Finally, human institutions tend to MAKE THE CHURCH ABOUT MONEY. Let’s look at the Biblical pattern here in 1 Corinthians 16:1-2. Have you ever noticed, brethren, how the giving of the church is adequate to sustain the work of the church? As long as a congregation limits itself to the Biblical pattern, unless something has gone badly wrong, the church will be able to support itself.
However, as we observed above, all the human institutions that we might come up with, from fellowship halls to church colleges, come with a price tag. The more you have, the pricier it gets, and the less able you are to support them on the freewill offerings of the saints. It’s like putting a Prius engine in a semi body. There’s just not enough power to get the job done.
That’s why churches start departing from the pattern on giving too. I guarantee you that every church that preaches tithing does it because they have human institutions to support. The same holds true for bake sales, yard sales, and bingo nights. Those churches start grasping for income because they have to.
Let me tell you about where all that ends up. Back when I was a starving young preacher trainee, Lauren did temp admin work so we could have things like health insurance. During that time, she spent a couple of months working for the Diocese of Beaumont. While there, she learned that the only thing, literally the only thing, you have to do to remain a Catholic in good standing is to fill out your yearly pledge card and send it in. You don’t ever have to show up. Give them money, and they’re good with you.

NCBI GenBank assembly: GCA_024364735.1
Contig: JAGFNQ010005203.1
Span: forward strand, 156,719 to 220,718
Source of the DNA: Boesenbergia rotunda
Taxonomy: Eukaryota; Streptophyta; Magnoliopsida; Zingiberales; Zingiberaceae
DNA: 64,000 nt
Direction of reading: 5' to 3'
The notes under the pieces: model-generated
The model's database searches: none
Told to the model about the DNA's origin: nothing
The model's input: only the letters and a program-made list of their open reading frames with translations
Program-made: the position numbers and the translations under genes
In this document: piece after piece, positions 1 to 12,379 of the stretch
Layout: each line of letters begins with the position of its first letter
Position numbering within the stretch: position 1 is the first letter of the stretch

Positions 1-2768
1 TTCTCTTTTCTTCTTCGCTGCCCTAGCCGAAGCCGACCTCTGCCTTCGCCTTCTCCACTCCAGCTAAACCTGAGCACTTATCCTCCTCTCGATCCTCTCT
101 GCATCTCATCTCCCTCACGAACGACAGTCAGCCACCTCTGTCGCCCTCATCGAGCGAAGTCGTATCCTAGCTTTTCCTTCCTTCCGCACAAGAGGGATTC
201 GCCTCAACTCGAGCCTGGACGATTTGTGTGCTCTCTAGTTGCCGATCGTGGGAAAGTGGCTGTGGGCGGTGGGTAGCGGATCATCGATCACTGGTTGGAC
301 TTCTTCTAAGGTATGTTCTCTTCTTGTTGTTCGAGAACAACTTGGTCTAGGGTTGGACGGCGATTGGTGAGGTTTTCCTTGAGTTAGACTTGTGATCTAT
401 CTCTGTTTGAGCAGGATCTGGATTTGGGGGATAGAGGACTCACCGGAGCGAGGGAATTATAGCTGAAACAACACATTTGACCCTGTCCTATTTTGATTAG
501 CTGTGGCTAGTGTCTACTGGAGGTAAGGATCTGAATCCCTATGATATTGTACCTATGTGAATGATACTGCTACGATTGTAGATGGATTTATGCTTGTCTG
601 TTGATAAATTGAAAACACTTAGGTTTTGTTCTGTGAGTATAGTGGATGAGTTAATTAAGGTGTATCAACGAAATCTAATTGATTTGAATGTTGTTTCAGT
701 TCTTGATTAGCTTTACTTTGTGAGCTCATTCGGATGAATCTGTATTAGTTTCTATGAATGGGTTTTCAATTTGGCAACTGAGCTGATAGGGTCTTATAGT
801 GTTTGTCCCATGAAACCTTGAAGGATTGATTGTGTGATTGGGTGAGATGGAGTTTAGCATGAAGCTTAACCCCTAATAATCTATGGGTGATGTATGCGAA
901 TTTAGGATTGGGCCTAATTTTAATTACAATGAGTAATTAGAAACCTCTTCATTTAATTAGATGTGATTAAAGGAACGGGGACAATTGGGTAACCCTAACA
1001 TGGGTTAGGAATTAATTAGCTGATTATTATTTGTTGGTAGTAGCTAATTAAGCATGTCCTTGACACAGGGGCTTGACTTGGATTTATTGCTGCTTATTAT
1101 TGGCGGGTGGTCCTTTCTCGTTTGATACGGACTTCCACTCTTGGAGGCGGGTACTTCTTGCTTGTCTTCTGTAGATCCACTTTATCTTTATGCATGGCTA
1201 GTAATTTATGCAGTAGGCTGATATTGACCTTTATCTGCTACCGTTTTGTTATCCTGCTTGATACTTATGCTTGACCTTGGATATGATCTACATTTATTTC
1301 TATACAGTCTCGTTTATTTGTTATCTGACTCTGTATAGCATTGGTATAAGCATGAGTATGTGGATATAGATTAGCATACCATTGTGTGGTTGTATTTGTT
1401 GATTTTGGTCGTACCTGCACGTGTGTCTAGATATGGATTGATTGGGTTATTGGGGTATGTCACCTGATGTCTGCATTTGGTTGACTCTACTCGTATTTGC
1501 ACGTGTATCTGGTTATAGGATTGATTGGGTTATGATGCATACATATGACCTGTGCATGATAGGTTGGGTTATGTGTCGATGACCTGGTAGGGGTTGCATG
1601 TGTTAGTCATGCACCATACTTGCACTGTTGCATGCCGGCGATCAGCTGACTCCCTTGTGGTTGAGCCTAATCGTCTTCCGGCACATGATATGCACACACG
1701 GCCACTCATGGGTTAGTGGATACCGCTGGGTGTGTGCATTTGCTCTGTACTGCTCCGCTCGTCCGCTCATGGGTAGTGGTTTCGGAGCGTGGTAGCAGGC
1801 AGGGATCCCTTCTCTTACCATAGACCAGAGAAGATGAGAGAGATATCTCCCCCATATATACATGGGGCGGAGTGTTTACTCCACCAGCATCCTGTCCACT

That sounds pretty bad, doesn’t it? Well, guess how the Catholic Church ended up there? It’s because of all the institutions they have to support. We might argue, I suppose, about how far we could safely travel down that road. For myself, I’d rather not even start down it.
For the past several years, one of the most hotly discussed political topics in our country has been the subject of immigration. In America today, there are millions of people who, rather than being citizens of the United States, are citizens of somewhere else. Even though according to the laws of the United States, they do not belong here, they have come here anyway, and many of them live for years or even decades in a country that is not their own.
I’m not up here to weigh in on that political debate. Instead, I want us to remember that, even though they have been overlooked by both political parties, there is at least one other group of people living in the United States that doesn’t belong here either. I refer, of course, to Christians. Even if we were born and raised in the U-S-of-A, our citizenship is still in heaven, not here, and if we want to go there, we’d better put that heavenly citizenship first!
This always have been true of the people of God. The Hebrews writer captures this idea beautifully in Hebrews 11:13-16. Let’s spend the next few minutes unpacking this text, learning what it means for us to be strangers and exiles on the earth.